Wow, it’s that time of year again! 2015 went by really quickly, and a lot has changed for me. It’s also worth mentioning that this is the first year-end recap to be published on my new github pages site!

If you haven’t seen this kind of thing before, I make this post yearly to publicly track my own professional development goals. I find this helps me stay accountable to these goals, and it also allows others to give me a kick in the butt if I’m falling behind.

2015 Goal Recap

First, let me recap some of the goals I set for myself at the beginning of the year, and see how well I did.

Public Presence (aka Community Contributions)

Last year I added this goal because I was doing a lot more than just blogging, and wanted to capture it all. This was a good move, since - as expected - I did quite a bit of community-oriented work, and a large portion of it didn’t take place on the blog. So, while I didn’t hit that (admittedly fairly arbitrary) 50 post number, I can say I truly feel good about what little writing I did manage to get done in 2015. One particular post (or should I say rant?) received a significant amount of attention, and is the main source of inspiration for a talk I’ll be giving at Interop Vegas 2016. More on that in a later post.

I generally feel really good about the topics I tackled in 2015; it was definitely a quality over quantity year. Looking back on the 27 posts I did manage to get published in 2015, I feel good about their content. I do still have a significant number of posts in draft, so who knows - maybe I’ll beat this number in 2016. All I can say is that my priority is now on quality, and addressing the issues that really matter in this industry. I also managed to upload a few more screencasts on my YouTube channel.

Besides writing, I also did a few talks (one workshop) at Interop Vegas 2015. This was a lot of fun. I had several other speaking engagements in 2015, but this was easily the largest, and demanded the most preparation. Interop is one of the last remaining independent conferences in the networking industry, and I am planning on continuing to contribute as long as they’re willing to have me.

Finally, I was very pleased to be able to annouce that I am co-authoring a new book on network automation along with Scott Lowe and Jason Edelman. I plan on doing a lot more in 2016 to contribute simple tools and methodologies to the various communities in which I am involved, and this is just the start.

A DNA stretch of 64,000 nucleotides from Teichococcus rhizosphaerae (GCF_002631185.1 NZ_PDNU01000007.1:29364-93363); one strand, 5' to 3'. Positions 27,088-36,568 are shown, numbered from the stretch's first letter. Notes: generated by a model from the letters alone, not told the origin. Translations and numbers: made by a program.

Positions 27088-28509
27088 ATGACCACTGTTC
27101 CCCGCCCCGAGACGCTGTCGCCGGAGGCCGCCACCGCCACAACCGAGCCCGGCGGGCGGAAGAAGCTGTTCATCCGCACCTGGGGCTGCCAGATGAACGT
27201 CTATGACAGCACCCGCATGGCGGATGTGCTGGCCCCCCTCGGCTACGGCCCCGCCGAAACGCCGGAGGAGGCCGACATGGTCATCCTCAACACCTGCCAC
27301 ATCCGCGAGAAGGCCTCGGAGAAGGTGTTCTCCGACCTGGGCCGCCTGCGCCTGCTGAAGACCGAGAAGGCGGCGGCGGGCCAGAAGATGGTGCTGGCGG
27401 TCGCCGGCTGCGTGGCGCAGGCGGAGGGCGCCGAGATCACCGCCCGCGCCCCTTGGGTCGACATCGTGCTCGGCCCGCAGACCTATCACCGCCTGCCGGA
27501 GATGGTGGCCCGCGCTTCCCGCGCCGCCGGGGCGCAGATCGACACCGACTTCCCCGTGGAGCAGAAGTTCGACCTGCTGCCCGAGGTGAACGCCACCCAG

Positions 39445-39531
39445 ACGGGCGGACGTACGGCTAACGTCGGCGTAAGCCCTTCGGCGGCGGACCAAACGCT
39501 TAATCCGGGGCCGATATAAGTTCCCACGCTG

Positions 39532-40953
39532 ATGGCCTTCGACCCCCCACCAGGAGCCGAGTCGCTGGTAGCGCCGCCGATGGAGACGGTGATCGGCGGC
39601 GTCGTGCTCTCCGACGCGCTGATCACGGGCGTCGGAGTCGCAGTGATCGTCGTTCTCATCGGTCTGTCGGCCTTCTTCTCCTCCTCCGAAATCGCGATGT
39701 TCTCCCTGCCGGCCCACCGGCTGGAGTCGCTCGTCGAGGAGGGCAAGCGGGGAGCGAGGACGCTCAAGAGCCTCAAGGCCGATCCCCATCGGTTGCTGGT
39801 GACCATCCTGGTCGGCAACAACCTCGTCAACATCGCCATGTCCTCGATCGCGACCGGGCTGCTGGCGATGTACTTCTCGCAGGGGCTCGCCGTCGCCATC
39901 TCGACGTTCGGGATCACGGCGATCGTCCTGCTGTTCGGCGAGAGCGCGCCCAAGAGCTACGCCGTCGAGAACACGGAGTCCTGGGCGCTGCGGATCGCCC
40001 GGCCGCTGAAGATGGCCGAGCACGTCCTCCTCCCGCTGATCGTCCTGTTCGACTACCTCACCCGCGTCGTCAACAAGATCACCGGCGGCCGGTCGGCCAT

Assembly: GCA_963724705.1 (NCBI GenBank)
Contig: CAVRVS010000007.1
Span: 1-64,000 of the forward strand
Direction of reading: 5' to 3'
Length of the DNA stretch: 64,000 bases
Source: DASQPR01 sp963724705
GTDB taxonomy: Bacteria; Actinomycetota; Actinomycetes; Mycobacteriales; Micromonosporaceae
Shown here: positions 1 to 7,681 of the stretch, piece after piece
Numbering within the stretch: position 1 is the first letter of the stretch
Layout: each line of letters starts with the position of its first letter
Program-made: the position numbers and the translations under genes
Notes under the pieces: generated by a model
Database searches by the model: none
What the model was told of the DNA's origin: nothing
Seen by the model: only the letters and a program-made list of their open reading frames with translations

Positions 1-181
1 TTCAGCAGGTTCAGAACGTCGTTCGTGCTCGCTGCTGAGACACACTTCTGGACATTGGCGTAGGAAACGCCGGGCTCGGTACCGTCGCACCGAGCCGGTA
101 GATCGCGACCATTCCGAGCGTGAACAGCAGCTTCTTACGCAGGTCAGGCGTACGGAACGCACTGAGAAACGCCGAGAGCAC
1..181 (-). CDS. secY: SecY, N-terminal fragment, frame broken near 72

Software Development

On paper, I handled this goal fairly well. Reading back at the specifics of the goal I set a year ago, I accomplished things neatly. However I should warn that I’m really feeling the whole “the more you know, the more you don’t know” kind of thing, so be aware that may influence what I say about how well I learned in this area.

I made a career change in Feburary to a position that - while still firmly rooted in the realm of network infrastructure - involved nothing but pure software development. I am now totally focused on writing software for network architects and engineers to use in the design and day-to-day operations of a massive enterprise network. Because of this, my goal of going much deeper with my existing Python knowledge has definitely been met. This doesn’t mean I am a Python expert, but in just under a year I’ve managed to take on a brand new project, design a solution, and write that solution from scratch. This experience has taught me a lot, and though I have much to learn, I feel much better about my skills here now that I’ve actually solved a real business challenge with Python. It’s also worth mentioning that I was involved with many other, smaller software projects during the course of the year, and worked with several other brilliant folks with intense attention to detail. This really allowed me to grow in this area.